| Contents | Background
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In the Georges River catchment, a community discussion meeting was held in Bankstown on
2 April 1998, and seven written submissions were received.
Most of the feedback from the Bankstown meeting and the written submissions showed community support for improving the health of the catchment. Good quality water and sufficient flows were identified as being essential to ensure a healthy catchment.
There was widespread recognition that achievement of the objectives would involve some cost for the community, although many submissions indicated that having a healthy catchment was worthwhile-and that it might increase tourism and improve the residents' quality of life. Most people strongly supported spreading the costs throughout the community, rather than targeting a particular sector. They recognised that the community as a whole would benefit from achieving good Water quality and a flow regime that protected both human and environmental health.
The local community expressed a wish to be involved in deciding how to work towards meeting the objectives, and in determining actual requirements.
The catchment community supported all the proposed environmental values, giving particular emphasis to a healthy aquatic ecology, safe swimming, and water looking pleasant and clean.
People indicated that they wanted unpolluted water to ensure the long-term viability of ecosystems and a diversity of habitats for native plants and animals. A broad range of environmental problems within the catchment was also highlighted (see 'Major issues' below).
Many people supported a whole-of-catchment approach to ensure that problems upstream were dealt with, to avoid an impact on other areas of the catchment. The community felt this approach would improve river ecosystems, and promote environmental responsibility among both residents and visitors. It was acknowledged that a healthier river would mean a healthier community, and a better quality of life for future generations.
The community's responses indicated that people considered that the most important river flow issues related to the effects of weirs and other obstructions. They thought that minimising the impact of obstructions would be the best way of improving flows and restoring some natural variability in the flow regime. The need to decrease the speed of runoff was also identified as a major issue; and residents in the catchment were particularly concerned about the need to ensure adequate flushing of estuarine areas.
The costs of improving flows were seen as being an impediment to achieving a healthier river.
Along with the Cooks River, the Georges River flows into Botany Bay. Any Water quality and river flow objectives developed for the Cooks and Georges River estuaries, therefore, will need to take into account their influence on Botany Bay and its management.
The estuarine areas of Botany Bay have distinct needs and problems that are influenced by the catchments of both the Cooks and Georges rivers. These include:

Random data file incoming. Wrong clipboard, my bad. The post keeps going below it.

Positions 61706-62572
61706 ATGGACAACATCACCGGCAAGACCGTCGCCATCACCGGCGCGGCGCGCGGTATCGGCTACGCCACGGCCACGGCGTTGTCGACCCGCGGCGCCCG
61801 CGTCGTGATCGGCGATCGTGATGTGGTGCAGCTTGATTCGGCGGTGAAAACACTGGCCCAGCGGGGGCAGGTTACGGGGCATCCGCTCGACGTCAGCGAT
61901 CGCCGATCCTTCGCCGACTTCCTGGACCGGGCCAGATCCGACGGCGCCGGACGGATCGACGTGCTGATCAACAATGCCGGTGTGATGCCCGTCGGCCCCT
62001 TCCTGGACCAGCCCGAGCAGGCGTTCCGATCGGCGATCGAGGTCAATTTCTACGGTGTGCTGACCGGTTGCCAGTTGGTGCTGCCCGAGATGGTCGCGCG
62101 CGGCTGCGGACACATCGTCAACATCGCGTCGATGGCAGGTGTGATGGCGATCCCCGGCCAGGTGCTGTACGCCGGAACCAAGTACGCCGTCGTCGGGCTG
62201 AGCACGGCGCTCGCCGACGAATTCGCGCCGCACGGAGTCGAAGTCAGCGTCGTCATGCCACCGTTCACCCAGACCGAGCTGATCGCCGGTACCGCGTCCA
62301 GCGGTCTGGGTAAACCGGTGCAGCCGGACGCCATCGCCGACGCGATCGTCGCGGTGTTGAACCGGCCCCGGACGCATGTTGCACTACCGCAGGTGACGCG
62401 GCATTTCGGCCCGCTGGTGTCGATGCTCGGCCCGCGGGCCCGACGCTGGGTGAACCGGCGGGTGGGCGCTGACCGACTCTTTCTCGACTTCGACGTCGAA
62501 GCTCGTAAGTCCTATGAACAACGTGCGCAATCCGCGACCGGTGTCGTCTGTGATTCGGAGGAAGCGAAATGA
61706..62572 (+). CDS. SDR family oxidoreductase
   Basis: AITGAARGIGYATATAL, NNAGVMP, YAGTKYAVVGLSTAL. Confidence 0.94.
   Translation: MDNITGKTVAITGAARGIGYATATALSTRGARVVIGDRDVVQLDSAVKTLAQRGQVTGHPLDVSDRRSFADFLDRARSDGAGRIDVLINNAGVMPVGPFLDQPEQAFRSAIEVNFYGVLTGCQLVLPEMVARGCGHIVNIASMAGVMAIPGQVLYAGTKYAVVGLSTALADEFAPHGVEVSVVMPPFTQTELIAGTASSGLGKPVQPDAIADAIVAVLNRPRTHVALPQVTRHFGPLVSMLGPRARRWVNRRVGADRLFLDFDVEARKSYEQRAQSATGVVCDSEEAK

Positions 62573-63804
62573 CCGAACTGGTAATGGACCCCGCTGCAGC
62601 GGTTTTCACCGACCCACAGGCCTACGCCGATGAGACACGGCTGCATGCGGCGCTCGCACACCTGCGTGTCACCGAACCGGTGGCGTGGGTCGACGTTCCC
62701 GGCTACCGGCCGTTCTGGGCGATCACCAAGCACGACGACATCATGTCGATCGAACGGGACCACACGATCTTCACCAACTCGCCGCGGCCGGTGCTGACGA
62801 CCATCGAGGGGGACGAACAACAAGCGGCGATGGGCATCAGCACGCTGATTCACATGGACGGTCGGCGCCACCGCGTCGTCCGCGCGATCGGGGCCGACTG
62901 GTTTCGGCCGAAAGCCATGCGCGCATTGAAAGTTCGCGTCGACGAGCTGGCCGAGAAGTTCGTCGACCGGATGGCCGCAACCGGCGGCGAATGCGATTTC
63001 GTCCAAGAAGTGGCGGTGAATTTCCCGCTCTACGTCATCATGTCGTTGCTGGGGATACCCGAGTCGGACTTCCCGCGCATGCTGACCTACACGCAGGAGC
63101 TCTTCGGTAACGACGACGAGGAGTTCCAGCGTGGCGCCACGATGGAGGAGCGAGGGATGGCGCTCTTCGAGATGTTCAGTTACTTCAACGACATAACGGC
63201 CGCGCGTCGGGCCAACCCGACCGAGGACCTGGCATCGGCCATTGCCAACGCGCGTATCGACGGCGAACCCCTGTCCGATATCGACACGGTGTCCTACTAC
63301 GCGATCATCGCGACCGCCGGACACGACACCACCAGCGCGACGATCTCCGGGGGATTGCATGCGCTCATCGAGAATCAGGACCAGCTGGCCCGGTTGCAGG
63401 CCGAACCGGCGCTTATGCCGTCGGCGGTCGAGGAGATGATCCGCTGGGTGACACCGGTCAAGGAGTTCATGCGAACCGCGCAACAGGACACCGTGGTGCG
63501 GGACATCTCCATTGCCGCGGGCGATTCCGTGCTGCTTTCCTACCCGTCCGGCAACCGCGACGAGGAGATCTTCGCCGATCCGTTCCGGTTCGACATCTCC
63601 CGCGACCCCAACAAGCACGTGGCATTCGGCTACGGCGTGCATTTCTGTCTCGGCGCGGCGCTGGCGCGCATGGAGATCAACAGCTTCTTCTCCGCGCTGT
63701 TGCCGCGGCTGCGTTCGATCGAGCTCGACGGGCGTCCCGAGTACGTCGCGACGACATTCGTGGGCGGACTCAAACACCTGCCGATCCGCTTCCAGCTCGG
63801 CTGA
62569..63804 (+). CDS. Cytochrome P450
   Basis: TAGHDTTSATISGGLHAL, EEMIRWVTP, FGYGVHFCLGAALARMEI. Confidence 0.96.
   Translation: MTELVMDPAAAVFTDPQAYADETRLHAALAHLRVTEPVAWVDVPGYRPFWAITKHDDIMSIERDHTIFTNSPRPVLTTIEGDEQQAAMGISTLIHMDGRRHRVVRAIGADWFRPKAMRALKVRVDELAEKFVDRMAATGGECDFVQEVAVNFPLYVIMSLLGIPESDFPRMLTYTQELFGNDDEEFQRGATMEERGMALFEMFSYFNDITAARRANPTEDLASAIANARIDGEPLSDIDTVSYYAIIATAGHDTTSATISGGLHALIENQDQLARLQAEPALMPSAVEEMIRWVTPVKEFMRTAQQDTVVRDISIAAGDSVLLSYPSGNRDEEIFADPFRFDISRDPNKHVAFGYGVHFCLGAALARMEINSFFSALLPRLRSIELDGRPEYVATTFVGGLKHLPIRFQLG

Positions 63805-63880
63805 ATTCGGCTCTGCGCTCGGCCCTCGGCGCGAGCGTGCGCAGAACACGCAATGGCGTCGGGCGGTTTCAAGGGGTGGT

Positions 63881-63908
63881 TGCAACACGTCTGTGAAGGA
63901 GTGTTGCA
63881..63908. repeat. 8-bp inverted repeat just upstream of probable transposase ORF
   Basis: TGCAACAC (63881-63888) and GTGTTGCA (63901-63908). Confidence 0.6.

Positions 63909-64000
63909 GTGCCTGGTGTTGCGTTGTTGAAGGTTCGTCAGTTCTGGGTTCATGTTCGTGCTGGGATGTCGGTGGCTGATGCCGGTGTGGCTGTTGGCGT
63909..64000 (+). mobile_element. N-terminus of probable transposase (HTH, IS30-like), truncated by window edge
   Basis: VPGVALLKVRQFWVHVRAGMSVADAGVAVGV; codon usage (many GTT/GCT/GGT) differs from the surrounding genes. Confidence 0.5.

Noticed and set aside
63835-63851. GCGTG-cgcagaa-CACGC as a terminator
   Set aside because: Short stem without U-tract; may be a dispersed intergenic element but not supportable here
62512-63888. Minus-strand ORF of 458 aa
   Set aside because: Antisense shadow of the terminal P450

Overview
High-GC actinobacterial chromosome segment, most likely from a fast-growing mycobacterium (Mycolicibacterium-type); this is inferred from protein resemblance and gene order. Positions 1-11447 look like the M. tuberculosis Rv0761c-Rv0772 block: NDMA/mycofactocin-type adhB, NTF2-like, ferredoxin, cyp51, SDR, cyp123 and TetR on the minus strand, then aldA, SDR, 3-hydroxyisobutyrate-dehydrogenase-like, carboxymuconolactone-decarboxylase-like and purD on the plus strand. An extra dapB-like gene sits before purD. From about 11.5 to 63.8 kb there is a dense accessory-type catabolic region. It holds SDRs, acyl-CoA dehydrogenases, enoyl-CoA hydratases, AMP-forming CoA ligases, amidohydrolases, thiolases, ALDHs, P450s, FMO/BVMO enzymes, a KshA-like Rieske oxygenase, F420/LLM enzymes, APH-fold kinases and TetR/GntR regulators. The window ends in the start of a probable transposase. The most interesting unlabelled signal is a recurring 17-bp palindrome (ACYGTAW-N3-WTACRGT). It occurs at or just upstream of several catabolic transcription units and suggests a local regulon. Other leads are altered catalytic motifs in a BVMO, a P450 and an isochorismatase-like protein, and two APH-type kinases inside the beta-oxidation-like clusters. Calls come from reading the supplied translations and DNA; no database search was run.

During the consultation period, various major issues were identified as needing action to achieve a healthy and viable Georges River system. Comments on some of these are included in Section 3, as part of setting objectives. The wide variety of issues identified within the catchment reflects the variety of land-uses in the area.
The upper catchment includes the upper reaches of the Woronora River and Dam and the Upper Georges River, O'Hares Creek and Prospect Reservoir. As the Woronora River catchment is the subject of a Healthy Rivers Commission inquiry, it will not be discussed further here.
Issues of concern included:
The lower catchment includes the urban areas of Campbelltown, Liverpool, Bankstown, Sutherland, Kogarah, Kurnell, Botany and areas around Botany Bay. Issues of concern in these areas included:
Various problems in the catchment already receive considerable attention and resources. Existing Government programs include the $3 billion Waterways Program (May 1997), the $60 million Urban Stormwater Management Program (September 1997), the Estuary Management Program and assistance through schemes such as Natural Heritage Trust funding, Rivercare, Waterwatch, local government capital grants and ongoing work by Sydney Water. The Waterways Package is funding improvements to wastewater treatment and disposal, and to prevent 80-90% of sewer overflows in the Sydney region. Over $2 million has been allocated to local councils under the Urban Stormwater Management Program in the Georges River Catchment for specific works to stop stormwater pollution.
The Georges River Regional Environmental Plan was gazetted on 5 February 1999 and aims to protect the Water quality of the Georges River and its tributaries, and the environmental quality of the whole catchment. The objectives of the plan are to be achieved through coordinated land-use planning and development control. Water quality and river flow objectives agreed by the Minister for Land and Water Conservation and the Minister for the Environment are to be considered when assessing development applications within the catchment.
Existing programs such as these need to be acknowledged and, where possible, incorporated in the water and estuary management plans.
This page was published 1 May 2006